The French cruiser Léon Gambetta is sunk by Georg Johannes von Trapp

April 27th, 2015

The Austro-Hungarian submarine U-5 captained by Georg Johannes von Trapp sinks the French cruiser Léon Gambetta south of the Otranto Straits.  Von Trapp would gain imortal fame with the creation of a movie about his and his children's life, The Sound of Music.

Beginning of the Armenian Genocide

April 24th, 2015

The traditional date marking the start of the Armenian Genocide with the deportation of Armenian intellectuals by Ottoman officials in Constantinople.  

Rupert Brooke dies of sepsis from an infected mosquito bite on a hospital ship in the Mediterranean

April 23rd, 2015

If I should die, think only this of me:
That there's some corner of a foreign field
That is for ever England. There shall be
In that rich earth a richer dust concealed;
A dust whom England bore, shaped, made aware,
Gave, once, her flowers to love, her ways to roam,
A body of England's, breathing English air,
Washed by the rivers, blest by suns of home.

And think, this heart, all evil shed away,
A pulse in the eternal mind, no less
Gives somewhere back the thoughts by England given;
Her sights and sounds; dreams happy as her day;
And laughter, learnt of friends; and gentleness,
In hearts at peace, under an English heaven.

Adolphe Pégoud becomes first flying ace

April 21st, 2015

Adolphe Pégoud becomes the first war ace by shooting down his fifth aircraft (he would shoot another aircraft down later this month).  Few pilots in the war would become aces, and it was generally recognized as a significant accomplishment.

The Thrasher Incident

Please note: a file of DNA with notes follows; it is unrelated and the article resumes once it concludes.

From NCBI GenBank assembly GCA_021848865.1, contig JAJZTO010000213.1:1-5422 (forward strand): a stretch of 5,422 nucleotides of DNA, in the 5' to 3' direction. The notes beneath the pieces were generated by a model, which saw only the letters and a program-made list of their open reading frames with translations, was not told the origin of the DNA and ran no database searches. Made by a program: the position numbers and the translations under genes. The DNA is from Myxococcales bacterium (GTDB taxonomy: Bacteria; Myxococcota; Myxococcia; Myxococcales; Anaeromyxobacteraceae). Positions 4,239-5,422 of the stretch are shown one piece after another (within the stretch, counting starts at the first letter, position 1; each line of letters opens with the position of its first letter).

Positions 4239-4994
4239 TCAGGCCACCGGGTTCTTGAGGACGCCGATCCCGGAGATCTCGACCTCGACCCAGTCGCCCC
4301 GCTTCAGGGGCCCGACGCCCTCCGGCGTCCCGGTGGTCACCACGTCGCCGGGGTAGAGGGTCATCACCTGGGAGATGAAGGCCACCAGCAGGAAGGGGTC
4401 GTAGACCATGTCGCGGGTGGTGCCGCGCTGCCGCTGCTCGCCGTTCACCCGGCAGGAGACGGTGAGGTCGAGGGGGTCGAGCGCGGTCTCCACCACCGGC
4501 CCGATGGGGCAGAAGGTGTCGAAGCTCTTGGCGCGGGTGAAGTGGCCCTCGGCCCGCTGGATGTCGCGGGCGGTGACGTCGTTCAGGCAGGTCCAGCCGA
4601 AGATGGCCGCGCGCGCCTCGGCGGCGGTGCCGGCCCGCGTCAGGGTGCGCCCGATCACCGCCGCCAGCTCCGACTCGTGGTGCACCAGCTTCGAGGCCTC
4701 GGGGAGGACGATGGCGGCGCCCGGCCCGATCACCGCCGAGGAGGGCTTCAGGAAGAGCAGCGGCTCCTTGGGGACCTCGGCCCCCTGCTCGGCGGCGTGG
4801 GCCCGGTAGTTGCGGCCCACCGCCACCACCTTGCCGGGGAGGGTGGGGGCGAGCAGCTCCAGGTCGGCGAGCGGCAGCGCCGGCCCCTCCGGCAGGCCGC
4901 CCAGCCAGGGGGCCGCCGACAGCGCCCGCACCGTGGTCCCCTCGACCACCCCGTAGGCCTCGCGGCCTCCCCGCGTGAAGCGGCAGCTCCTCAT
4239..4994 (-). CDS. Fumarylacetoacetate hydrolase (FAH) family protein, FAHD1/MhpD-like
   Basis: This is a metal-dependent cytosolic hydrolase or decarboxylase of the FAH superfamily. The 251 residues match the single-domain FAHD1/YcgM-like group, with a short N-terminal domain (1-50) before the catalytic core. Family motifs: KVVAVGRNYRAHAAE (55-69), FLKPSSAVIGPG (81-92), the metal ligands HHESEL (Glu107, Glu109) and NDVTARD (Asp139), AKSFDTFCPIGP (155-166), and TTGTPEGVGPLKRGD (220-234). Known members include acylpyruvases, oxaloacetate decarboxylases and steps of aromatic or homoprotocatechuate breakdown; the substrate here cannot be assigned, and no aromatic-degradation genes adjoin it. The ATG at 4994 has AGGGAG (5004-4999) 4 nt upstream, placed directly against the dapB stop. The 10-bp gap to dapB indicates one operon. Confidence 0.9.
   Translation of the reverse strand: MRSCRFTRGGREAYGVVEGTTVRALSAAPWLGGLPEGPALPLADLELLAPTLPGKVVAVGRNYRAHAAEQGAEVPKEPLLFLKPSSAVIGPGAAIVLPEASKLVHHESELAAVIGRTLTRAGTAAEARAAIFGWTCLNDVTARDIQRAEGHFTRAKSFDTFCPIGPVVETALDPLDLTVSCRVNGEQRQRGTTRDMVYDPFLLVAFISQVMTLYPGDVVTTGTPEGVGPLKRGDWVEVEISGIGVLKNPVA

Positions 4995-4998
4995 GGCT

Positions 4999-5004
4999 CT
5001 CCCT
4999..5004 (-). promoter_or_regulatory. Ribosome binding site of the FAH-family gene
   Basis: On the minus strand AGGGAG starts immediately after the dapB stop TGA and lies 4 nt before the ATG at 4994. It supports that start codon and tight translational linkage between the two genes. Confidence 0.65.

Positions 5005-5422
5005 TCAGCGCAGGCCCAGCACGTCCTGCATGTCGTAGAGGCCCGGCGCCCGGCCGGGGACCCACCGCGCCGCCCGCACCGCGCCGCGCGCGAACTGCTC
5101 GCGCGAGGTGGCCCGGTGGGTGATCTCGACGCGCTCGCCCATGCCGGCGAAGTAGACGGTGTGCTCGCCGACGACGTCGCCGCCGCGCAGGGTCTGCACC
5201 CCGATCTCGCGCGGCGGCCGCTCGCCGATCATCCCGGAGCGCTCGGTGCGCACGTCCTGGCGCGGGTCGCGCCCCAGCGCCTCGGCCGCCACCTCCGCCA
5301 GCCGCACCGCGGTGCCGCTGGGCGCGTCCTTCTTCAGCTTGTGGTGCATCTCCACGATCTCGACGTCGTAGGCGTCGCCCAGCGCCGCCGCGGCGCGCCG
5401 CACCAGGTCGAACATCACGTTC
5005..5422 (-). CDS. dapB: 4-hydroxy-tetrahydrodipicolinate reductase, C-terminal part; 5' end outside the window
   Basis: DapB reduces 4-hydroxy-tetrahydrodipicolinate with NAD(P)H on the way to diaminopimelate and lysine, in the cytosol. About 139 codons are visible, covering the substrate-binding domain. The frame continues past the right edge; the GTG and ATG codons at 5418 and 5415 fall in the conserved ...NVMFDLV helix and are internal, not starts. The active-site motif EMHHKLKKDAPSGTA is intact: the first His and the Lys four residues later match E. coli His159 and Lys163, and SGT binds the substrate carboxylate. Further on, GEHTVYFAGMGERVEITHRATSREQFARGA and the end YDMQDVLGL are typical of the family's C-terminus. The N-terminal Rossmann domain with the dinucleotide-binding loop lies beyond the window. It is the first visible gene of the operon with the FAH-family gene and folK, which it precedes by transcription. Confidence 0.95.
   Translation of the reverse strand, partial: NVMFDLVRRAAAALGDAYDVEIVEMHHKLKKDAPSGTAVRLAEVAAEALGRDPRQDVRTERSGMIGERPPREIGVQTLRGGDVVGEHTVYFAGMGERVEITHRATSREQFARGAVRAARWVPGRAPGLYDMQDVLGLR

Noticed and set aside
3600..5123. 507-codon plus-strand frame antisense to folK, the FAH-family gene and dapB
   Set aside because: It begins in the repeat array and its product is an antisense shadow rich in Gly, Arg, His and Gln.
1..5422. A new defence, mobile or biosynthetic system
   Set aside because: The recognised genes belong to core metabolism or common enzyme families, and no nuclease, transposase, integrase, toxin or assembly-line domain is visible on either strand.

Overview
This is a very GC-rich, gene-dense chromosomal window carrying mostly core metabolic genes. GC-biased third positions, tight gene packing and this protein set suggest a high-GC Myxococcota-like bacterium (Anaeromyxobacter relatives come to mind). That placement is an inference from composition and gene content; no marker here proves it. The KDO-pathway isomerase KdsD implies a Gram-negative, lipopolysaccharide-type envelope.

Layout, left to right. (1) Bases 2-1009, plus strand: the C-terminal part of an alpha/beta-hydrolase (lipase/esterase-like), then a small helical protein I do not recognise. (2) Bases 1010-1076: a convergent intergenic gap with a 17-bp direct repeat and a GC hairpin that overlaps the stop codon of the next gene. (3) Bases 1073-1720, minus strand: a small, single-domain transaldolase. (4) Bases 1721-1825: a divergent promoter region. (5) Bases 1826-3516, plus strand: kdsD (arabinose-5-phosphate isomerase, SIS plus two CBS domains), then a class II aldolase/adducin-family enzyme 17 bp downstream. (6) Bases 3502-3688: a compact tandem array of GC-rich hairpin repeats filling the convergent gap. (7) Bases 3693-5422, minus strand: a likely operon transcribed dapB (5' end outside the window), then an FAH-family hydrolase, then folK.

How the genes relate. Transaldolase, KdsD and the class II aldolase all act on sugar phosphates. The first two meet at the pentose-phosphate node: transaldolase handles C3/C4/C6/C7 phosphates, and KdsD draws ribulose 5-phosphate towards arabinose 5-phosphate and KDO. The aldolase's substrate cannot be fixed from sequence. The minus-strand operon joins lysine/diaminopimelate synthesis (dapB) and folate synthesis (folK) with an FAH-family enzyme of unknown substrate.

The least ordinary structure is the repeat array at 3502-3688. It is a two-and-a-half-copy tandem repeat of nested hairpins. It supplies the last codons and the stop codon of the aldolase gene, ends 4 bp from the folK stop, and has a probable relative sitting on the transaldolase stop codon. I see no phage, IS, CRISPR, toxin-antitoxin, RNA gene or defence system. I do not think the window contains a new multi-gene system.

March 28th, 2015

On 28 March, 1915, a British steamship, the RMS Falaba, was torpedoed during the unrestricted submarine warfare campaign by German U-Boat U-28 operated by Commander Freiherr Georg-Günther von Forstner.  An early ocean-going U27 class boat, U-28 was a veteran on its third war patrol when it encounted the British steamer.

When the casualty report came in from the Galaba it was discovered that one American was on board, a 31-year old engineer named Leon Thrasher.  Feeling they had a propaganda victory on their hands, the British foriegn office put the name of the dead American out into the press.  Soon the incident was being called a massacre of innocents and president Woodrow Wilson of the United States was being urged to act.

Just when the American president appeared prepared to issue a note that would lead to war with Germany, the facts of the sinking came to light.  U-28 had in fact acted according to the rules of war.  She had approached the Falaba and fired a warning shot from its deck guns, asking the captian of the ship to offload its passengers to safety before the submarine engaged her.  The British Captain, who had been carrying 13-tons of illegal explosive in her holds) chose to flee and radio British patrol craft of the location of the submarine.  Still not firing, the submarine approached as close as it could, making vocal contact and pleading with the merchant to allow the passengers to escape.  When this was refused the ship was fired upon.  Unfortunately, according to testimony, the first shells designed to cripple the ship instead landed in the illegal stash of explosives and blew out of the water.

While unrestructed submarine warfare was galling to the United States, attempts to manipulate US opinion by the British had the opposite affect on the Americans, causing them to approach more egregious and deadly incidents like the Lusitania with a more jaundiced eye.